The Mental Health Formulation Psychology Essay
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Published: Mon, 5 Dec 2016
The diagnostic model has been under severe scrutiny lately. Its main flaw involving placing all distress in confined categories, based on superficial and subjective ‘symptoms’ (Kleinman, 1988). Consequently, the mental health field have sparked a catalyst of attention towards a more holistic approach, in the form of a formulation. A formulation is a theoretically influenced conceptualisation explaining the development, maintenance and relation of the individual’s difficulties to one another (Corrie & Lane, 2010) based on a summary of the client’s core issues (Kennedy & Llewelyn, 2001).
This essay will therefore begin to unravel the multi-layered problems of Cara, an 18 year old who has recently been referred to a clinical psychologist, due to her medication (Olanzapine) not reducing her auditory hallucination and unusual beliefs. This will be done through the use of a cognitive-behavioural perspective. And more specifically by analysing the five P’s (Williams, 2001) and the influences they have on her behavioural and psychological dilemma (Dudley and Kuyken, 2006). This essay will also evaluate the perspective used, and include an integration of different perspective where cognitive-behaviourism may lack insight to further our understanding of Cara’s distress.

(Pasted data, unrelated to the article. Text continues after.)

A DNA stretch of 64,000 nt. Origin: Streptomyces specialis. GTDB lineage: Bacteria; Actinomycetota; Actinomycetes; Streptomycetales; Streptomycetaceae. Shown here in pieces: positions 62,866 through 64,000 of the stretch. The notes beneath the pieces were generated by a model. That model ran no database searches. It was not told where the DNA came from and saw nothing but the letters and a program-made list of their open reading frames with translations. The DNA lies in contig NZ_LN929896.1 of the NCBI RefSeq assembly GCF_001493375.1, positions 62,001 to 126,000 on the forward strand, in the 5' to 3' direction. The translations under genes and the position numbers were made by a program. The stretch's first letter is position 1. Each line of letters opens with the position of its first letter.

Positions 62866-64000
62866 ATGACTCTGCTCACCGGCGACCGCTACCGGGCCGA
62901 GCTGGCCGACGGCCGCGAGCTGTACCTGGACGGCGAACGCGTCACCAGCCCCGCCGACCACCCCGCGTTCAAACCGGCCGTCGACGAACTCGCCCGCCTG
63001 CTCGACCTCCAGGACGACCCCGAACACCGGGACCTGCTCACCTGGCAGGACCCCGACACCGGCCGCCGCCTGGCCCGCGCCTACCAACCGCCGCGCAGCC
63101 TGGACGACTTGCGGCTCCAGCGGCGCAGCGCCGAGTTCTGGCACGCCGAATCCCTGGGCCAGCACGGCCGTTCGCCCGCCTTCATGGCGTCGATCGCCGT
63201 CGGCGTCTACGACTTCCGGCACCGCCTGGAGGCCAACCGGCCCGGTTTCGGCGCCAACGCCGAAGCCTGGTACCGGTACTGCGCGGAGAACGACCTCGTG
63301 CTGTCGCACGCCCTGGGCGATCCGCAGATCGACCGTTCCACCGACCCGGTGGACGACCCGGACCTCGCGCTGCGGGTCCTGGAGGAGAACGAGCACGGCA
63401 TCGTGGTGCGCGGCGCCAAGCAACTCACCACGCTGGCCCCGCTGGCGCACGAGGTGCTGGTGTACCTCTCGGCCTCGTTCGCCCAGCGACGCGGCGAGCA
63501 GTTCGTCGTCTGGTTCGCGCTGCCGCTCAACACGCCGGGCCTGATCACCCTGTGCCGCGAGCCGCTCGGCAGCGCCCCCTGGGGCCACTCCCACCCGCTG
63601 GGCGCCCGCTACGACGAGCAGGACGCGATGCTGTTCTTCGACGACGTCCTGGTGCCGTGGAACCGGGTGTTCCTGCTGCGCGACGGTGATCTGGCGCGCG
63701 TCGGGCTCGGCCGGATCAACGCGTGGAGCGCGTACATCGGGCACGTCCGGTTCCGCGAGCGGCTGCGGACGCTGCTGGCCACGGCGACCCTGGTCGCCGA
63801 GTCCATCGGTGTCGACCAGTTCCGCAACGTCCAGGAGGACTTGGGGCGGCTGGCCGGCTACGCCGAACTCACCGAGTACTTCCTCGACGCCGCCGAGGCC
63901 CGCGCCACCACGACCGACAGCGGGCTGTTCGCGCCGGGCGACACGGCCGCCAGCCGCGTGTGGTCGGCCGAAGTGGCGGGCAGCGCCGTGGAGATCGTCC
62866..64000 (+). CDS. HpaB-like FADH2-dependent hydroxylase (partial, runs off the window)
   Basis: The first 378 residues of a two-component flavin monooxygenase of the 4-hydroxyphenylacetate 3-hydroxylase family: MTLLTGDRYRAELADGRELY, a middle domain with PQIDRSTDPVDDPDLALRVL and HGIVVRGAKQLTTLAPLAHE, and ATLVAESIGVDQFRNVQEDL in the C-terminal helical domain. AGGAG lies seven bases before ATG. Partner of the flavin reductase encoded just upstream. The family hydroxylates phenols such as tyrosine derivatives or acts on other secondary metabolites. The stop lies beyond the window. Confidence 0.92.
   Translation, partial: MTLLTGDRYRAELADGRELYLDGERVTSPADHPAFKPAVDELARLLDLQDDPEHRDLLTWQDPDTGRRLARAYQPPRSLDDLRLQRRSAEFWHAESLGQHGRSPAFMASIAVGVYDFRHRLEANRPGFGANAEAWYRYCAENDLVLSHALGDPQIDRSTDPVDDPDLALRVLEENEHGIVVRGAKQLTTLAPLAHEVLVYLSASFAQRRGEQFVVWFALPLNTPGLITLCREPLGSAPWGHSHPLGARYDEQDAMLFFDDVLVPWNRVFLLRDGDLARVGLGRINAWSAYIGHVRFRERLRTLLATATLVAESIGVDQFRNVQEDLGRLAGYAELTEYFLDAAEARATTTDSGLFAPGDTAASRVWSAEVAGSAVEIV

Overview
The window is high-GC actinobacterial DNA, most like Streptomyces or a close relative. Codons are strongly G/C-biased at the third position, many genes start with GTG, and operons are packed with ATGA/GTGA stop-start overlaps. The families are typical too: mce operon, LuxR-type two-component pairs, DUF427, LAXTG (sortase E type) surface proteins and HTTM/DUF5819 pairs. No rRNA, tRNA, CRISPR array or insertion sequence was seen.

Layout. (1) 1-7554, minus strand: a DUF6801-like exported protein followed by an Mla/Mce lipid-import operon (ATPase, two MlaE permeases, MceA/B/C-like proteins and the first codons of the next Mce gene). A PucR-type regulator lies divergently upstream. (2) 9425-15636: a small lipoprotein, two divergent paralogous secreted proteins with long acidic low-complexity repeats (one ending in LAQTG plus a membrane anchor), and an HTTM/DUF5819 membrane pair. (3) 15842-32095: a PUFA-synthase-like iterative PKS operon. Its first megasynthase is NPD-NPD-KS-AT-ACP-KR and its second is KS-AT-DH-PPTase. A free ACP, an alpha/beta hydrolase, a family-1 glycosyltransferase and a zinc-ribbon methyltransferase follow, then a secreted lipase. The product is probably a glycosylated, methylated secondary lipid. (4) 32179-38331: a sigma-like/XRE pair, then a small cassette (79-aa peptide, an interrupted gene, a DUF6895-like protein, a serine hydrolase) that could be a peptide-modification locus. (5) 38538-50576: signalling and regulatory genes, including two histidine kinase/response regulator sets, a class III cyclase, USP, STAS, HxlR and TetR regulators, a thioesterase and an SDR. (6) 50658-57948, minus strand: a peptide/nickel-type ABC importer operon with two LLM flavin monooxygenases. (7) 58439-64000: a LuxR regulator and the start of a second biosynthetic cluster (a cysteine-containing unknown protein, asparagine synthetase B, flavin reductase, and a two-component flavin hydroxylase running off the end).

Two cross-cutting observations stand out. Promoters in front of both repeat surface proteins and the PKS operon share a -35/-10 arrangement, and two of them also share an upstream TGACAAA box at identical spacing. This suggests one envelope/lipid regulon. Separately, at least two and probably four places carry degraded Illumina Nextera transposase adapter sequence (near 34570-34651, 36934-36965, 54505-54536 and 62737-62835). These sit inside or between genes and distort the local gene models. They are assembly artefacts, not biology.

Cognitive Behavioural Perspective:
Cognitive behavioural perspective is best understood as a ‘family’ of related ideas from several methodologies. In fact, it primarily draws upon an unwieldy union of two previously deemed distinctive disciplines, known as cognition and behaviourism.
Behaviourism emerged in the early 19th century, as psychologist such as Watson (1930) increasingly felt that the restraint posed by studying the mind held back psychology’s looming scientific status. And so behaviourist primarily focussed on studying observable behaviour, and reduced all behaviours to a simple stimulus-response association, acquired only through conditioning processes. For example, operant conditioning increases or decreases behaviour to stimuli because of associations made between reinforcement and punishment (see Skinner, 1953). And classical conditioning, pioneered by (Pavlov, 1927) involves evoking a conditioned response on its own, by forming an association between naturally existing stimuli to an unconditioned stimuli.
However a cognitive theory, dating back to the 18th century parallel behaviourism as it highlights the importance of internal processes (Sternberg, 2003). Such as attention, memory, language, thought and perception (Gardner, 2006). Cognitivist state that one’s behaviour is subject to internal processes mediating between sensory and perceptual information (Neisser, 1967).